This also isn't the first time we've seen this chassis or engine. Americans have been able to buy it since the 2011 model year as the Infiniti QX80 (née QX56), packing an almost identical 5.6-liter gasoline V8 (known as the VK56VD) and Jatco-built seven-speed automatic gearbox and either rear- or four-wheel drive. The Infiniti, it should be noted, does have fancy cross-linked suspension which reduces body roll during cornering as an option. If you think all this decontenting nerfs the Armada's capabilities, or that it's some sort of soft-roading boulevardier, you're partly wrong. It still has some authentic off-road chops, just about nine inches of ground clearance, and a real low range. Unless the kids' soccer game is in the Kalahari, this is already more than virtually anyone will utilize. And Nissan isn't presenting the Armada as anything other than the family-carrying, rugged full-size SUV it'll be purchased as in the US. In places where four-wheel drive won't be needed, it'll even be available in a rear-wheel-drive configuration, much like its QX80 near-twin.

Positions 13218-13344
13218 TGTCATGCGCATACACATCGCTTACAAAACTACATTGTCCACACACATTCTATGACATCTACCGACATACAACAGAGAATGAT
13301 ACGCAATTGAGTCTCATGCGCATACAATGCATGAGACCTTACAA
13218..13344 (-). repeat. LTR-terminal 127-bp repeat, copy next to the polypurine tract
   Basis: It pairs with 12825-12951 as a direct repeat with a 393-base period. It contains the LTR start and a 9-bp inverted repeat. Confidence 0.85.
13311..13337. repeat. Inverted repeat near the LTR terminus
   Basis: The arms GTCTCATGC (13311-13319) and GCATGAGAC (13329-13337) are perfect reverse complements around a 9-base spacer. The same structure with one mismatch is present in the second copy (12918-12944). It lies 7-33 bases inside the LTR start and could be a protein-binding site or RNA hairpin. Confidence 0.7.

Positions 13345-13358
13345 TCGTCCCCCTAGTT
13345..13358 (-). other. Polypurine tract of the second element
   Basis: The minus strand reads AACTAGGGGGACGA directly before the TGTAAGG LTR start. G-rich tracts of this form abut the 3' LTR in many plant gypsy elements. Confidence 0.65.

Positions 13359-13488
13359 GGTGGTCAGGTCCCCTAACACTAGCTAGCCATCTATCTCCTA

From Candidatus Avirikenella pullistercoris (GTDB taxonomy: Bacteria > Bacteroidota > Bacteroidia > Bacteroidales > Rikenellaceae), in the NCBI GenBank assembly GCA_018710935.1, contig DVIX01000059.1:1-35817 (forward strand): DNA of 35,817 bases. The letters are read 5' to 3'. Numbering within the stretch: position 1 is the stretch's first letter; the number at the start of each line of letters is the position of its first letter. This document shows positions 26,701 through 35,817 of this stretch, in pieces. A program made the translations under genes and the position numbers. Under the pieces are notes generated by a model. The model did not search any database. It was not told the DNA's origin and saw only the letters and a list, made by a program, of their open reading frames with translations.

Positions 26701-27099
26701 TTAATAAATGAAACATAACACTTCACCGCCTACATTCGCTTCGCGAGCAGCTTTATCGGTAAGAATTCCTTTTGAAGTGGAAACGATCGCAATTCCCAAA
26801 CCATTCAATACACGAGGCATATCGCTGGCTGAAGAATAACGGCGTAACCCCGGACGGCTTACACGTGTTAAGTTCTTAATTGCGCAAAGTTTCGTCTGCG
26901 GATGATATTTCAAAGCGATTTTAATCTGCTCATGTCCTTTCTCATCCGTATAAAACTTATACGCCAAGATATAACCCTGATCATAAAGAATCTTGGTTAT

In that role, it has many things going for it that competitors don't offer. The GM full-size SUVs, based on the K2XX platform, like the GMC Yukon and Chevrolet Suburban/Tahoe, are perennial strong sellers but can't claim the sort of rally and exploration cred that the Patrol does worldwide. The rest of the competition is slim and aging. Toyota's Sequoia is creaking along at eight years in production, making it two years older than the Y62-generation Patrol that the 2017 Armada is based on – and the Sequoia doesn't even pretend to have legit off-road capabilities. The Land Cruiser is even older, the current generation having debuted in 2007, and it's terribly expensive. Toyota offers only one model, a 4x4 loaded to the gills with luxury goodies, coming in at a somewhat astonishing $85,815. Yikes.